Posts Tagged ‘Ninja Assassin’


2009_ninja_assassin_wallpaper_003If you are the type of person who would go see a movie called “Ninja Assassin” then you’ll probably enjoy “Ninja Assassin,” and judging by the audience I saw it with, ditto if you own a UFC jacket.

Like all great ninja movies “Ninja Assassin” (maybe the best movie title this year) is about revenge. Raised by the Ozunu Clan on a ninja farm run by the evil master (Shô Kosugi) Raizo (Korean pop star Rain) breaks free from his clan after the brutal murder of one of his fellow ninja disciples. He spends his days training and plotting revenge. Meanwhile in Berlin, Europol agent Mika Coretti (Naomie Harris) is tracking a series of ninja murders that seem to be linked to the Ozunu Clan. Together they may be able to take down the evil ninjas, exacting justice and revenge!

“Ninja Assassin” is an amplified version of the cheapo ninja films of the 1980s. It has all the earmarks of the classics of the genre like “Enter the Ninja” and “Pray for Death,” that is: stiff acting, loads of mysticism, slow motion fight scenes, a simplistic good vs. evil plot and buckets of blood. In fact the blood budget on “Ninja Assassin” could finance well, dozens of other, more worthwhile endeavors. The special effects are better than in the earlier films, but for all intents and purposes this could be a relic from the heyday of ninjitsu flicks. It even co-stars Shô Kosugi, the godfather of the modern ninja film.

The term slice-and-dice hardly does the carnage on display in “Ninja Assassin” justice.  There are more blades flying here than in that Slap Chop infomercial with the Shamwow guy. The first unbelievably bloody killing happens about three minutes in and is followed by a body count that would make Rambo envious.

Go for the action, which is pretty much state-of-the-ninja-art. There’s nothing here that rivals Quentin Tarantino’s House of the Blue Leaves sequence in “Kill Bill” for sheer manic fun, but when the throwing stars are flying and the blood is squirting, “Ninja Assassin” is a lot a hoot, it’s only when the characters start talking that things get dull. Partly it’s the wooden acting, but mostly it’s because the screenwriters feel they have to over-explain everything. When Raizo helps Mika escape from the marauding ninjas heading her way, he explains they can follow her scent. He tells her to undress, shower without soap and change into new clothes. It’s pretty clear what’s happening, but in the world of “Ninja Assassin” his obvious instructions lead her to ask, “This is for our scent, right?” Yes genius, it is. Everyone in the theatre knew and so should you.

It’s a dark movie—both in tone and visually—but there is the odd laugh here and there. There are visual ninja jokes—a car parked at a no-tell motel parking lot, riddled with dozens of throwing stars, is hilarious—and when a government official says of Raizo, “He doesn’t look like a killing machine to me, he looks like he belongs in a boy band,” it raises a laugh given star Rain’s background as a pop star.

Despite some silly dialogue and low light action—ninjas exist in the shadows, we’re told, so all the fight scenes are shot in the dark and it is sometimes hard to tell what is going on—“Ninja Assassin” is bloody good fun, emphasis on the bloody.

Ninja films are a gold mine of great actions In Focus by Richard Crouse FOR METRO CANADA November 27, 2009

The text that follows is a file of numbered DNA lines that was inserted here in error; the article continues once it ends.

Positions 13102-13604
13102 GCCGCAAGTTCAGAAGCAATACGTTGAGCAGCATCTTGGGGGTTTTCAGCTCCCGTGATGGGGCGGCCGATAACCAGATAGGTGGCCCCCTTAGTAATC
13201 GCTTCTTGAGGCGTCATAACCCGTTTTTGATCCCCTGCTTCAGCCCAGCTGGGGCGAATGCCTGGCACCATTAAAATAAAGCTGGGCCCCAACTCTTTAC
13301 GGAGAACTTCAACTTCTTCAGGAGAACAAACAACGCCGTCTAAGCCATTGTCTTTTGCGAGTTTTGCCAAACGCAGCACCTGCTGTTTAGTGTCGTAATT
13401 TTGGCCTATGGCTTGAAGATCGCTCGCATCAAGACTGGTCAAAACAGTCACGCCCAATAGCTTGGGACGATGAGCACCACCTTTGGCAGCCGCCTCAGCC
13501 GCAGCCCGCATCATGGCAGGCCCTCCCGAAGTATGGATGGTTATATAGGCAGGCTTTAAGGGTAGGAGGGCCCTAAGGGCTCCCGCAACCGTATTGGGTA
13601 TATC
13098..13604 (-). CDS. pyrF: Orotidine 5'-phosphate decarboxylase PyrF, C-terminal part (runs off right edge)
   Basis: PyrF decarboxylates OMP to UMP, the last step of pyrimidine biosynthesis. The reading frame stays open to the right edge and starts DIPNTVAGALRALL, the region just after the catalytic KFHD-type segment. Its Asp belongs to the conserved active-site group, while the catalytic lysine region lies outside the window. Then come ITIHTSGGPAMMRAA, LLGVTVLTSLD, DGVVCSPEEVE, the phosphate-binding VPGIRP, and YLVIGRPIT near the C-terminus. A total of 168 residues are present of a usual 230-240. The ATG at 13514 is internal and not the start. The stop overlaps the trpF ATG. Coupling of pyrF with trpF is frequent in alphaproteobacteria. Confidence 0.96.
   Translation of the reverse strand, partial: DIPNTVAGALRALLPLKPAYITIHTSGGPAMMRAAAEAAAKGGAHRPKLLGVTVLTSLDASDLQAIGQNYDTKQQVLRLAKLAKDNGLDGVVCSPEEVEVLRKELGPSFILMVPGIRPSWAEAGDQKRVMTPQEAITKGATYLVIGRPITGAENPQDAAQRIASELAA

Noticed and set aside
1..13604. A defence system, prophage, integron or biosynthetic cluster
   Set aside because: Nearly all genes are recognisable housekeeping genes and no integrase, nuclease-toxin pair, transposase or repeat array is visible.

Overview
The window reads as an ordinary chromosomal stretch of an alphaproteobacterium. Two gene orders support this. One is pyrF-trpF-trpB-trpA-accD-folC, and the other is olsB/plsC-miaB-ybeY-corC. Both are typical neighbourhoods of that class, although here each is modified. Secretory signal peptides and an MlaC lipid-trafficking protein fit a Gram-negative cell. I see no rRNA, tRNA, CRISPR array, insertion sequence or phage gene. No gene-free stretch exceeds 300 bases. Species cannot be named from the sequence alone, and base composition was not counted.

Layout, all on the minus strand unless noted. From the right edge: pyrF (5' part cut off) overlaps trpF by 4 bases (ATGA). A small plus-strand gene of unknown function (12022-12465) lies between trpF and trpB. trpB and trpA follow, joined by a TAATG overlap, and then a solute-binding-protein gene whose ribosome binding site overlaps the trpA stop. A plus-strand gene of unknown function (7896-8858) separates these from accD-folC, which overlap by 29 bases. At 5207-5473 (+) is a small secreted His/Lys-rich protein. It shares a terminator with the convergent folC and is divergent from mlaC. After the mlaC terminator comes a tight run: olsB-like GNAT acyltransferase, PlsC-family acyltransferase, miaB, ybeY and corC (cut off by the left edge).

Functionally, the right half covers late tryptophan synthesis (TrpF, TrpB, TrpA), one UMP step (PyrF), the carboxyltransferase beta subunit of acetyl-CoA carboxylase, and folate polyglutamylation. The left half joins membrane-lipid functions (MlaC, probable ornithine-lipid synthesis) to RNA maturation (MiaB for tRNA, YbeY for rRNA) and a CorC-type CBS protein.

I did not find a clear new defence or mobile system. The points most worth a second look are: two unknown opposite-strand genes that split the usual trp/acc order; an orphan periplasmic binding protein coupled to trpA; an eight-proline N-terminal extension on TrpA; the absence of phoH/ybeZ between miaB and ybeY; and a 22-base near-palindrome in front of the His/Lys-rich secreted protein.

ninja-sho-kosugiIf the name Shô Kosugi doesn’t conjure up images of whirling nunchucks or twirling throwing stars then your knowledge of ninja films probably doesn’t extend much further than Teenage Mutant Ninja Turtles. Kosugi is the godfather of the modern ninja film, a Japanese martial artist who, during the 1980s, used his mad ninjitsu skills to battle every movie bad guy from evil terrorists to Mafia thugs and even possessed break dancers. When the “invisible warrior” craze petered out in the early 90s Kosugi became a star on Japanese TV and created a workout regimen called Ninjaerobics. This weekend, however, he returns to the big screen in Ninja Assassin, playing Ozunu, head of a dangerous cult that turns orphans into blood thirsty killing machines.

The movie that kicked off ninja mania was 1981’s Enter the Ninja, a wild b-movie that features nineteen minutes of hardcore ninja action in the first twenty minutes. Kosugi is an evil ninja hired to take down a virtuous “white ninja” (Franco Nero, who didn’t do any of his own fight scenes), who is protecting a friend’s Philippine plantation. The body count is high—36 people get ninjaed, including one security guard who falls victim to the dreaded “mosquito spikes”—and even though the acting is terrible and the jokes a little flat it has, nonetheless, been described by one ninja fan as “fantastic crap.”

Probably the most outlandish of the original 80s wave of ninja flicks is Ninja III: The Domination, which features a lead character described as completely normal, aside from her “exceptional extrasensory perception and preoccupation with Japanese culture.” In this one an evil ninja attempts to avenge his death from beyond the grave, by possessing an innocent woman’s body. Ninja III is packed with cool stunts—a throwing star is tossed by some very limber ninja toes—and we learn that a ninja can transfer his soul through his sword to another person.

Besides outrageous ninja action the only thing these movies have in common is stiff acting, but acting isn’t why you buy a ticket to see a movie called Rage of Honor. If you want good acting look up Phillip Seymour Hoffman, but if you want to see a ninja take on a pick-up truck and win or slice a bad guy in half (sending his legs to and his torso fro) then Shô Kosugi is your man.